Saturday, February 28, 2015
Embracing their cultural heritage, both the good and the bad, Alice Randall and Caroline Randall Williams share the stories of the women who shaped their family's past and their hope to build a healthier future upon that foundation in their book Soul Food Love. It's a compelling story which leads to even greater appreciation for the recipes included in the text.
I come from a long line of Upper Midwestern women who's family heritage includes a solid girth and hearty work ethic--farm wives, blue-collar workers, and homemakers who needed to find a way to stretch the family food budget to feed many mouths. That meant lots of potatoes, pasta and bread. (My grandmother's favorite family gathering meal was chicken and noodles served over mashed potatoes with a side of homemade dinner rolls and jelly. There may or may not have been peas or beans on the side. Meals always concluded with your choice of pie or cake.) This model for eating has left us in the "stocky" category and candidates for stroke and heart disease.
I loved that Soul Food Love includes so many wonderful recipes for getting vegetables on to the table! I find great inspiration in Williams' story of eating the same vegetable (sweet potato) different ways simply depending on the herbs or spices used. Brilliant! You will also find that many of the traditionally fried foods have been redone to include baking and roasting. Even the desserts center on getting fruits to the table and eliminating (or at least significantly cutting) amounts of processed sugar.
The fact that their family could go from large hams to a side of salmon for family celebrations gives me hope that it is possible to change my own food future and steer my family's health in a new direction.
If you grew up with soul food, or have enjoyed the wonderful Southern food traditions in your travels, you will find the requisite flavors present in Soul Food Love. There are recipes for greens, sweet potato pie, peanut chicken stew, shrimp salad and a host of other favorites, although the recipes have been updated and made more healthful.
The book also includes many dishes which were new to me, but contain exciting, mouth-water flavor profiles: carrot ginger soup, broccoli with peanuts and raisins, sweet potato skewers, warm onion and rosemary salad, and "new school" fruit salad which incorporates watermelon, cherry tomatoes, avocado, and feta cheese. Are you salivating yet?
There are many recipes in this book which I will be trying out on my family. I would add that Williams makes no bones over the fact that these dishes can be made quickly and simply with ingredients available at Walmart -- no high-end, specialty shops required. What's not to love about that? Don't forget--these recipes are healthier alternatives to her family's past repertoire of recipes. I love that! While I am enjoying eating my way through this new tradition thanks to Randall and Williams, I will be thinking of ways to remake my own family's recipes.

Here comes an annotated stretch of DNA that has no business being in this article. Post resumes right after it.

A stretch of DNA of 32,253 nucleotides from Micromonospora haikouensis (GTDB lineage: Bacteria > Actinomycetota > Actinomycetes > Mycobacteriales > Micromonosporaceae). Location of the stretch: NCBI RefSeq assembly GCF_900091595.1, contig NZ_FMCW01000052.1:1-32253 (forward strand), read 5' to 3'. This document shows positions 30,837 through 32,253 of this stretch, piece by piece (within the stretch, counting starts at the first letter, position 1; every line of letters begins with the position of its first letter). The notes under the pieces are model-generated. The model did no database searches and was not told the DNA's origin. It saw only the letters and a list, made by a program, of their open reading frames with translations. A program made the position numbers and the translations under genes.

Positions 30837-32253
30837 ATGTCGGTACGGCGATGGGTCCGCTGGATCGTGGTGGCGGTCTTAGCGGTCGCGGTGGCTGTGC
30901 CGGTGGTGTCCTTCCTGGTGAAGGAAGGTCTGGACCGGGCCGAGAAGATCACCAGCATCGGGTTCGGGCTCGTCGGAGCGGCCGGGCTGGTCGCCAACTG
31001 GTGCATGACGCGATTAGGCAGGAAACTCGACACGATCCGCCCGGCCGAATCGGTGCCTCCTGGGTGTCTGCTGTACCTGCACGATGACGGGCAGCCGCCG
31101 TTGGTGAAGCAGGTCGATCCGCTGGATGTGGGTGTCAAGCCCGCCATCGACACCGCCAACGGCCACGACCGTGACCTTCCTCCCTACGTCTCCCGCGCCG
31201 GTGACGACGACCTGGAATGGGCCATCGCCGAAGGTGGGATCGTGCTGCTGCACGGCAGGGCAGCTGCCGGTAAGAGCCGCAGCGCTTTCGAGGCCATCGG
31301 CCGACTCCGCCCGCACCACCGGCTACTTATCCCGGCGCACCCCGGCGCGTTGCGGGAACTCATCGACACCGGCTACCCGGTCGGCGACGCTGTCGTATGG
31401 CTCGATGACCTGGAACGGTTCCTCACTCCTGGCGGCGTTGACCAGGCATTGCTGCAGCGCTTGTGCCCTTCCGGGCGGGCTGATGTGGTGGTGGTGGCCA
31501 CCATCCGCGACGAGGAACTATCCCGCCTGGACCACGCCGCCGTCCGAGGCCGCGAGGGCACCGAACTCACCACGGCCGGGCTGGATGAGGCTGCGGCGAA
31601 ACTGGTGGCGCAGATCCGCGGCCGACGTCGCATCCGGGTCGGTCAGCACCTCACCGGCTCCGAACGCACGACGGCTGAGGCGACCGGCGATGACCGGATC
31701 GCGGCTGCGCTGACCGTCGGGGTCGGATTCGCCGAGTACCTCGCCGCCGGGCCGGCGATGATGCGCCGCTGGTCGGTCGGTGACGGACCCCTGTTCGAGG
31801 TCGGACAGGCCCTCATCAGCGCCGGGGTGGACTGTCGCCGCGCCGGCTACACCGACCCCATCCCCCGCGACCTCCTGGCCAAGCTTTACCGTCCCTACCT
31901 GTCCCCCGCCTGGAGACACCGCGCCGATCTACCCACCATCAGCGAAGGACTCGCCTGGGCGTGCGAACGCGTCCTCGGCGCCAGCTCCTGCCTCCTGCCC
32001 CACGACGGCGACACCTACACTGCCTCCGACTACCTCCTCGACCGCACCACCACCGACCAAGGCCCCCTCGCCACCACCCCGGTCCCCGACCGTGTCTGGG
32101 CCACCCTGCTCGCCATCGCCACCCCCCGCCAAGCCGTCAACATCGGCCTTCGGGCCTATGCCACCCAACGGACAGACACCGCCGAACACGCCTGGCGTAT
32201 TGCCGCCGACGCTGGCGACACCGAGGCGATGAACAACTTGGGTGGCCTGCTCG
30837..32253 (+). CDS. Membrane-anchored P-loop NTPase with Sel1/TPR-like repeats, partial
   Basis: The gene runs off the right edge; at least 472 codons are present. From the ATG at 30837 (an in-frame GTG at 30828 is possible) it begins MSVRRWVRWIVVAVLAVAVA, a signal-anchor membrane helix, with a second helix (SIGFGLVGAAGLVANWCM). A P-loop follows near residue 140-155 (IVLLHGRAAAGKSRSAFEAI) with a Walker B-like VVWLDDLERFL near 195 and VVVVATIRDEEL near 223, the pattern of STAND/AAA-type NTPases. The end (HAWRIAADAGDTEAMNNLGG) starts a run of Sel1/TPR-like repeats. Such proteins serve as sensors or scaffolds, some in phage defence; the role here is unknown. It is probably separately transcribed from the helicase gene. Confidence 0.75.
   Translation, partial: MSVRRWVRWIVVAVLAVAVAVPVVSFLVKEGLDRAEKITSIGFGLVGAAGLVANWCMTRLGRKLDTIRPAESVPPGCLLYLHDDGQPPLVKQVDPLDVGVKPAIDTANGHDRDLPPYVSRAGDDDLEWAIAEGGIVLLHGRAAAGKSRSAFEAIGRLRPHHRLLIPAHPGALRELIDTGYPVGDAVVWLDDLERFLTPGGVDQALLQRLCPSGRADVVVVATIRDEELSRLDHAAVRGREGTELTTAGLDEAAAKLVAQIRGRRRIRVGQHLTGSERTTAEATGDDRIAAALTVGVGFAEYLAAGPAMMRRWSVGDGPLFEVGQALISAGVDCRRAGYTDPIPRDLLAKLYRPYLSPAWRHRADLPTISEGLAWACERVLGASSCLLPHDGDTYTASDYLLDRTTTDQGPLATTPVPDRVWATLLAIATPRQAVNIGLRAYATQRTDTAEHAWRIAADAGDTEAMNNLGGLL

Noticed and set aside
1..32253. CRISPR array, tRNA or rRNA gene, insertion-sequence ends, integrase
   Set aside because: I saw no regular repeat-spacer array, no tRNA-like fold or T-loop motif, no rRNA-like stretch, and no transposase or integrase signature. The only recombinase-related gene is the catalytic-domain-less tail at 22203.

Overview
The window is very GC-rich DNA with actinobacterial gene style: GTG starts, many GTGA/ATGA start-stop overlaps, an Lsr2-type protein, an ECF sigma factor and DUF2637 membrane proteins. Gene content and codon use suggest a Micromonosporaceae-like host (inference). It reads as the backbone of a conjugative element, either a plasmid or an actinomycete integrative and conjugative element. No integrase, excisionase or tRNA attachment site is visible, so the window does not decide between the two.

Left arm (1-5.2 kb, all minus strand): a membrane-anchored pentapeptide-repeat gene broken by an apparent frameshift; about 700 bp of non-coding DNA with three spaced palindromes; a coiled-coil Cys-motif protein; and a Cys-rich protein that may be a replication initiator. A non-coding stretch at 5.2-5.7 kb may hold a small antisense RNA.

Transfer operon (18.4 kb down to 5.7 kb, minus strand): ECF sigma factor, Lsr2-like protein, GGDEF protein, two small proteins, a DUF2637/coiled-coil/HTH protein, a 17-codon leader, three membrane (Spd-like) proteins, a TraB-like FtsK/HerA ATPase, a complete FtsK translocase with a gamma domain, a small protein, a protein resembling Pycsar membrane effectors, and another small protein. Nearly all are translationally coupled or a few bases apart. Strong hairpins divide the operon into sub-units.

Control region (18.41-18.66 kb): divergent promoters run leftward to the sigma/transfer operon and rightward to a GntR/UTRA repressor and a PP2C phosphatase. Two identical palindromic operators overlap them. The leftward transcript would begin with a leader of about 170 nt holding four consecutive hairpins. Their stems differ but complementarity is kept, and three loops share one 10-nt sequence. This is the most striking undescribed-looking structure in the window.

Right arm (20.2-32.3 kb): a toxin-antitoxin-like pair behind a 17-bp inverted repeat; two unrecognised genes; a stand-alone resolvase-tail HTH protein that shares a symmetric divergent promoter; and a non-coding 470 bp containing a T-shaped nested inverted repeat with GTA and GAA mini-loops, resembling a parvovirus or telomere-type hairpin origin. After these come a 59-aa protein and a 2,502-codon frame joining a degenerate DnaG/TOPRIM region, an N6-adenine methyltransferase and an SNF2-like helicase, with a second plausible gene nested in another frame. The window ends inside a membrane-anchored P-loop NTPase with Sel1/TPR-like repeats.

I'd like to thank Blogging For Books for the review copy of Soul Food Love.
From the Publisher . . .
A mother-daughter duo reclaims and redefines soul food by mining the traditions of four generations of black women and creating 80 healthy recipes to help everyone live longer and stronger.
In May 2012, bestselling author Alice Randall penned an op-ed in the New York Times titled “Black Women and Fat,” chronicling her quest to be “the last fat black woman” in her family. She turned to her daughter, Caroline Randall Williams, for help. Together they overhauled the way they cook and eat, translating recipes and traditions handed down by generations of black women into easy, affordable, and healthful—yet still indulgent—dishes, such as Peanut Chicken Stew, Red Bean and Brown Rice Creole Salad, Fiery Green Beans, and Sinless Sweet Potato Pie. Soul Food Love relates the authors’ fascinating family history (which mirrors that of much of black America in the twentieth century), explores the often fraught relationship African-American women have had with food, and forges a powerful new way forward that honors their cultural and culinary heritage. This is what the strong black kitchen looks like in the twenty-first century.
About the Author . . .
Alice Randall is the author of The Wind Done Gone, Pushkin and the Queen of Spades, Rebel Yell, and Ada's Rules. Born in Detroit she grew up in Washington, D.C.. As a Harvard undergraduate majoring in English she studied with Julia Child as well as Harry Levin, Alan Heimert, and Nathan Huggins. After graduation Randall headed south to Music City where she founded Midsummer Music with the idea she would create a new way to fund novel writing and a community of powerful storytellers. On her way to The Wind Done Gone she became the first black woman in history to write a number one country song; wrote a video of the year; worked on multiple Johnny Cash videos and wrote and produced the pilot for a primetime drama about ex-wives of country stars that aired on CBS. She has written with or published some of the greatest songwriters of the era including Steve Earle, Matraca Berg, Bobby Braddock, and Mark Sanders. Four novels later, the award winning songwriter with over twenty recorded songs to her credit and frequent contributor to Elle magazine, is Writer-in-Residence at Vanderbilt University. She teaches courses on Country Lyric in American Culture, Creative Writing, and Soul Food as text and in text. Randall lives near the University with her husband, a ninth generation Nashvillian who practices green law. Her daughter graduated from Harvard and is now teaching and writing in the Mississippi Delta. After twenty-four years hard at it Randall has come to the conclusion motherhood is the most creative calling of all and health disparity is the dominant civil rights issue of the first quarter of the 21st century.